* Governor wants $50 million for rainy day fund
* Also seeks funds to help local governments
By Lisa Lambert
WASHINGTON, Dec 17 Virginia's governor suggested
on Monday making small changes to the state's biennial budget,
asking the legislature to bump up spending only slightly due to
risks posed by the federal government's "fiscal cliff."
"While the economy has expanded for 13 consecutive quarters,
the pace of the expansion has been quite modest and slower than
traditional recoveries," Gov. Bob McDonnell told legislators.
"We cannot predict what new tax policies or spending cuts a
federal plan will contain, and if it will even be agreed upon
before our nation goes over the cliff in 14 days."
At the start of 2013, a series of federal tax increases and
spending cuts are slated to begin. President Barack Obama and
House of Representatives Speaker John Boehner are negotiating
ways to avoid the so-called "fiscal cliff," which economists
warn will push the country back into recession.
But as prospects for a comprehensive solution dim, many
states are worrying about how they will manage a cold plunge of
austerity accompanied by a potential spending drop from
consumers and businesses coping with higher tax bills.
A handful of states that rely on the U.S. government for
jobs and contracts are particularly concerned about the spending
cuts - Virginia perhaps most of all. The state is home to many
federal employees as well as military installations.
Virginia foresees taking in $219.6 million more in general
fund revenues from balances, transfers and taxes than originally
budgeted for the current 2012-2014 biennium, Finance Secretary
Ric Brown said.
Over that two-year period, the state now expects $34.39
billion in total general fund revenues, compared to the $34.17
billion in its initial forecast.
Virginia passes biennial budgets that it adjusts during the
two years through amendments.
In the current fiscal year alone, revenues are now expected
to increase 3.6 percent from last year to $16.42 billion,
according to Brown's office. They were originally budgeted to
rise only 2.9 percent.
The governor suggested putting part of the small windfall,
$50 million, into the rainy day fund.
That suggestion and other measures McDonnell proposed
"provide us with a little flexibility in 2014 if we face adverse
federal actions coming out of Washington," Brown told a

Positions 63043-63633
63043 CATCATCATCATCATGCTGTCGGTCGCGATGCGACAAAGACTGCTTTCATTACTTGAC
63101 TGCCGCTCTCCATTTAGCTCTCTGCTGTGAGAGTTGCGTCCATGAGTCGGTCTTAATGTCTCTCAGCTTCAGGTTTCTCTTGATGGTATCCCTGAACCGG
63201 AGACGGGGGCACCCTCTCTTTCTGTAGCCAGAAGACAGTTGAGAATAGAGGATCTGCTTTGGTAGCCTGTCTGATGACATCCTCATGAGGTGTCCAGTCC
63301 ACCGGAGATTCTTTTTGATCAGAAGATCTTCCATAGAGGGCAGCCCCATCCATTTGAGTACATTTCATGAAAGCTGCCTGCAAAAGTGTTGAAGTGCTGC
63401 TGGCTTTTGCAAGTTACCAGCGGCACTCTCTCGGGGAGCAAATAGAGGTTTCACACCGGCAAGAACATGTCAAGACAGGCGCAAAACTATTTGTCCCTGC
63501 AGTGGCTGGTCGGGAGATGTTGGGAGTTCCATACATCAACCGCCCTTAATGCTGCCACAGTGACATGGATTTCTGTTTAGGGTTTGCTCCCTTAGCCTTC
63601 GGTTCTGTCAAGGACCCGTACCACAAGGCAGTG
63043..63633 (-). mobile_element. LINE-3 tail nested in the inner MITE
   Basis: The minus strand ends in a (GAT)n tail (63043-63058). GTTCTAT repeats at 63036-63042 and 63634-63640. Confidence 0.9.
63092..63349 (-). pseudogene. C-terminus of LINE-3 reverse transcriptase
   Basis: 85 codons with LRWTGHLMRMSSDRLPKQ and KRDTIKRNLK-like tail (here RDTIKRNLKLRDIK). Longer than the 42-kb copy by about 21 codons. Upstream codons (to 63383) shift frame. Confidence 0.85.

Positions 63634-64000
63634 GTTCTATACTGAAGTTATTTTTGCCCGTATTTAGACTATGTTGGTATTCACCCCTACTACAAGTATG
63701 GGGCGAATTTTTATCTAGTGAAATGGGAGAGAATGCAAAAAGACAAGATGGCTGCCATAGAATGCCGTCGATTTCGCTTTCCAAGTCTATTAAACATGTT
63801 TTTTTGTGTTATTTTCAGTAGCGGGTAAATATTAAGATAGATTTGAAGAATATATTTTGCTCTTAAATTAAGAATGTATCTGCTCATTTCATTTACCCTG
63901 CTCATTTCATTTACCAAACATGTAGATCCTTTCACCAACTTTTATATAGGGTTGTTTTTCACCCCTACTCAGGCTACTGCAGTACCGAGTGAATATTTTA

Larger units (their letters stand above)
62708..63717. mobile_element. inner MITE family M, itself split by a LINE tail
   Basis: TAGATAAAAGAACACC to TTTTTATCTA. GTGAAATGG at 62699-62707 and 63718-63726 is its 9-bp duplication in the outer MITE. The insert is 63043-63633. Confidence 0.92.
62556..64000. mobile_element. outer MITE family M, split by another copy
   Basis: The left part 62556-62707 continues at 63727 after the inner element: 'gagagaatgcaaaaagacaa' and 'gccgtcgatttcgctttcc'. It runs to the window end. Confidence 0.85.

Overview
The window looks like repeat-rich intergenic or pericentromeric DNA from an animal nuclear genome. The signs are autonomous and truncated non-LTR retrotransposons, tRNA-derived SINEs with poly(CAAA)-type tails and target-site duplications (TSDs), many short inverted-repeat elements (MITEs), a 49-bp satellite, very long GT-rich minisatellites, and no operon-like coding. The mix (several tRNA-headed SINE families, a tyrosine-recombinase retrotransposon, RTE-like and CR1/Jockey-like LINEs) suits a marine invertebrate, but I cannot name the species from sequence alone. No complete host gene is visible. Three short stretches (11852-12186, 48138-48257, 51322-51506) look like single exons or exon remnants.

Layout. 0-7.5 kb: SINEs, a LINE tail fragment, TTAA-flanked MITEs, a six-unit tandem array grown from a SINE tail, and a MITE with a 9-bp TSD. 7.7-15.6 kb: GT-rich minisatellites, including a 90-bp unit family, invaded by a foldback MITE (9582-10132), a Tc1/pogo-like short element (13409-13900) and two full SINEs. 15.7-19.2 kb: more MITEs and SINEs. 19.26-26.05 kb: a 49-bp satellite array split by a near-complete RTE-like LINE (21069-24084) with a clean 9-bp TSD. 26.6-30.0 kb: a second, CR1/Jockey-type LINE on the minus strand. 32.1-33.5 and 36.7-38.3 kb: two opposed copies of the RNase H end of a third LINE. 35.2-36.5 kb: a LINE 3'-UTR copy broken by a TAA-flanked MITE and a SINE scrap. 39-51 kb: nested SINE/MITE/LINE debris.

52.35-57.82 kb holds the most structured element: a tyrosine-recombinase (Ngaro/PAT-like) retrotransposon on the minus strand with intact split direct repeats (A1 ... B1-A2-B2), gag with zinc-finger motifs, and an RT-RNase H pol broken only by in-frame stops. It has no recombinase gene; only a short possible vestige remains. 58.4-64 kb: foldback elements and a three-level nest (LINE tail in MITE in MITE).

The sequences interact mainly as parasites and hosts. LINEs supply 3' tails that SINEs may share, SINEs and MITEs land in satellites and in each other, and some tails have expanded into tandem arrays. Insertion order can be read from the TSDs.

conference call with reporters, adding the state is relying on
highly conservative economic and revenue outlooks.
By almost any metric, Virginia is in better shape than other
states, with its 10.7 percent poverty rate below the national
14.3 percent and its median household income of $63,302 above
the national median of $52,762.
In October, its unemployment rate was 5.7 percent, well
below the U.S. jobless rate and also its 6.2 percent rate a year
before. According to a recent report from the National
Association of State Budget Officers and the National Governors
Association, Virginia's workforce has grown over the last three
years and its collections of sales and income taxes have
consistently beat forecasts each of those years as well.
Nonetheless, rating agencies have pointed to Virginia's
federal dependency as a possible shortcoming.
Fitch Ratings, which gives Virginia its highest general
obligation rating of "AAA," recently noted that "some reductions
in government sector employment over the next few years are a
risk as the federal government contracts."
Struggling to recover from the 2007-09 recession, many
states have hacked away at local aid. McDonnell, on the other
hand, suggested sending Virginia's local governments an extra
$45 million. He would like to add $2.1 million to the salaries
of public attorneys, and spend $7.5 million to help offset the
local effects of closing military bases as well.
He is also asking to dedicate $64.4 million toward state
employee health insurance. Healthcare costs, especially for the
Medicaid insurance program for the poor, are rising fast and
threatening to swamp their budgets. According to last week's
report from NASBO and NGA, Virginia is spending $298.8 million
more on Medicaid this fiscal year than last.
The Republican governor is also seeking funds to help with
water improvement, asking the legislature for $200 million for
water quality bond projects for places such as Richmond. And he
would like to increase education spending for all levels,
including putting $3.9 million into university operations.